It came as a surprise to me and I’m sure a few others as well that Proton had chosen to run the same 1.8 litre four-cylinder turbo engine instead of the newer 1.5 litre three-cylinder turbo motor that is now available on various Volvo and Geely models, together with the 7DCT. The smaller engine, being of a more advanced Volvo design would have elevated the X70’s stature even more, I would have thought.

Proton’s justification for this is simple: it had run a series of surveys among existing and potential X70 customers, and the conclusion is that Malaysians are still somewhat conservative when it comes to engine size. Apparently, we still prefer a larger-capacity engine for SUVs which are deemed big and heavy, regardless of the high outputs that smaller, downsized units can now offer.

While I have not personally tested the new 1.5 litre engine just yet, its three-cylinder design is a bit of a worry for me – there’s no telling just how smooth or refined it will be. Refinement being one of the X70’s key strengths compared to its competition – I rate it ahead of the Honda CR-V by a mile, and superior even than the Mazda CX-5 by a pinch – it would be a shame if that advantage is taken away by a less refined motor up front.

The smaller engine has the potential of offering more power and even better fuel economy, but it also runs the risk of compromising the refined edge of the X70 as a whole. Look at it that way, and Proton’s decision to keep the 1.8 litre turbo four starts to make a lot more sense.

Now on to other notable updates on the 2020 X70. There are now ventilated front seats fitted on Executive variants and up. With Malaysia being as hot as it is, this addition is a Godsend in my books, being able to cool your bottoms at a press of a button.

Speaking of that, however, there are no physical buttons to activate the new feature – they’re burried under the HVAC screen within the touchscreen head unit. You can also activate it through the much lauded “Hi Proton” voice commands, but again, I myself see this novel feature as a marketing gimmick, and not something you’d actually use on a daily basis.

In a year of ownership, I’ve used voice commands perhaps a total of five times, including the few times of showing it off to friends. Beyond that, there’s not much use for it as the voice recognition system is still very much hit and miss, and I’d much rather use actual buttons for all the controls anyway. Nothing against the new ventilated seats, which I love, but more the lack of dedicated controls for them, which I don’t.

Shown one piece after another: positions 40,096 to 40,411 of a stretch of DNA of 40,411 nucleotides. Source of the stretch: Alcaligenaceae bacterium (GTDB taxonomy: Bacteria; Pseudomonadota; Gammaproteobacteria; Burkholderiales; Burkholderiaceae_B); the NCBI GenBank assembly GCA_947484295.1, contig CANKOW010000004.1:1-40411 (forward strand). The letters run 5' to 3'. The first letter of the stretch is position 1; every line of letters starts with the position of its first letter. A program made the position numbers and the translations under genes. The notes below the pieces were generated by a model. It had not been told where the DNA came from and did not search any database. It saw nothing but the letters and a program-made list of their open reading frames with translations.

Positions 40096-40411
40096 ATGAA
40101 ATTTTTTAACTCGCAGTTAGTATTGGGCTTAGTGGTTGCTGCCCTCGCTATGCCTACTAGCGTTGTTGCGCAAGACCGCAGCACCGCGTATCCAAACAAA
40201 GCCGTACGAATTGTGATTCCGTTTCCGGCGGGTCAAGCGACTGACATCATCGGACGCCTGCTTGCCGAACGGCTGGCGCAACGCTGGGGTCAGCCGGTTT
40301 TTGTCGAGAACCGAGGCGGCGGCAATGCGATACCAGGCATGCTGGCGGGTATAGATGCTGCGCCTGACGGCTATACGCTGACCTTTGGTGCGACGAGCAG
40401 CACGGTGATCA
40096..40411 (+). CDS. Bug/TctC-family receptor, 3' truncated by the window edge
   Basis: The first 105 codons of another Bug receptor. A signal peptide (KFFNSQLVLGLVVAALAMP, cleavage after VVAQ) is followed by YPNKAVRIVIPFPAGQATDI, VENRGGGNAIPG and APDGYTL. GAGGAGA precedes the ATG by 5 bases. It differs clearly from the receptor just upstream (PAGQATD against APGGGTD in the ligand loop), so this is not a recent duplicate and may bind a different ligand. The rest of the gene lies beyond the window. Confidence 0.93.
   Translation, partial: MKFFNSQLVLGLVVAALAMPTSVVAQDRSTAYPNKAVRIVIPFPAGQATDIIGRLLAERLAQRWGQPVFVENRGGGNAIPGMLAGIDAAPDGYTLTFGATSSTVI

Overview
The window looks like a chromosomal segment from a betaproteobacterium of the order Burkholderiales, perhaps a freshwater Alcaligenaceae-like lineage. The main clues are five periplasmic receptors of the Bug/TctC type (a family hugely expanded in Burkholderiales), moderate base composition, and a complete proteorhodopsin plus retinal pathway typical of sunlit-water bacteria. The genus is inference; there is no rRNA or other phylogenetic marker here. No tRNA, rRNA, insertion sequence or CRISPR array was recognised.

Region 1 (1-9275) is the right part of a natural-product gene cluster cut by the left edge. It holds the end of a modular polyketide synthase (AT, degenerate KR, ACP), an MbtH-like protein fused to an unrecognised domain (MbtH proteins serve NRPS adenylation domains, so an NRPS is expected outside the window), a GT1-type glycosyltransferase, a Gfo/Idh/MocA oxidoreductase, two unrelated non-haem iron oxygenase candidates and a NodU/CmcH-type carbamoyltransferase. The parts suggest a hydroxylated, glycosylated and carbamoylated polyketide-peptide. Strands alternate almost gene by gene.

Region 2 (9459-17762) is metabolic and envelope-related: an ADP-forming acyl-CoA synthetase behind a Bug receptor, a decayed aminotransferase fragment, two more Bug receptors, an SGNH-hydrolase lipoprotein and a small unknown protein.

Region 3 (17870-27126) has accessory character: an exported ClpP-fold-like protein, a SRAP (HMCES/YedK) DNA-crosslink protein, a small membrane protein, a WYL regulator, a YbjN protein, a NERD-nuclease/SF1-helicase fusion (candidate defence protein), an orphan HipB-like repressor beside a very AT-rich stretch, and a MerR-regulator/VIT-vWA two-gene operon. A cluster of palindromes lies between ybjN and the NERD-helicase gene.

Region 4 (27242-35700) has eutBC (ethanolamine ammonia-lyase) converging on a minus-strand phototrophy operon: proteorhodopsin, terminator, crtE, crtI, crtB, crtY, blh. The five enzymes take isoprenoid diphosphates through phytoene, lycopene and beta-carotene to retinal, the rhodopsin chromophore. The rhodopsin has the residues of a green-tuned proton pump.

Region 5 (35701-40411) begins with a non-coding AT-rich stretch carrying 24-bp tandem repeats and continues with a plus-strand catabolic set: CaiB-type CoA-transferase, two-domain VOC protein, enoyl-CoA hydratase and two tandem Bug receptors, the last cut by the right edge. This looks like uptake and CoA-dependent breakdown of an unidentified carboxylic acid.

Another change is reclining rear seats, fixing one of the original X70’s minor drawbacks – the rear backrest can now be adjusted from 27 to 32 degrees of recline. The update necessitated a redesign of the seat hinges, now with added railings for the sturdier tonneau cover too. As part of the update package, the sides walls of the cargo area also gain carpeting and an extra hook for shopping bags.

Beyond that, the 2020 Executive variant also gains a power tailgate, with the Premium versions adding a foot sensor. More than anything else, this was the feature that a lot of existing X70 owners wanted the most – with quite a number of them even retrofitting the feature at the risk of voiding the warranty – so it’s great to see Proton taking in their feedback for this yearly update.

Yet another change made based off customer feedback and demand is the new variant lineup of Standard, Executive, Premium and Premium X. The Executive AWD option has been dropped, as that version accounted for less than five percent of the CBU model’s sales tally. What’s more interesting is the introduction of a new Premium X flagship model.

This, essentially, is a carry over of the outgoing Premium model, complete with all the bells and whistles, while the new 2020 Premium variant is the exact same, but without the panoramic sunroof – practically making the sunroof an optional item at the top of the range.

The way it is now, customers who truly want a sunroof can still get an X70 with one fitted (Premium X), while those who don’t, but still want the rest of the Premium goodies like the 19-inch wheels, Nappa leather upholstery and ADAS active safety suite can get their ideal specs too. If I was given such a choice in 2018, I would have gladly saved the difference and picked the solid-roofed Premium.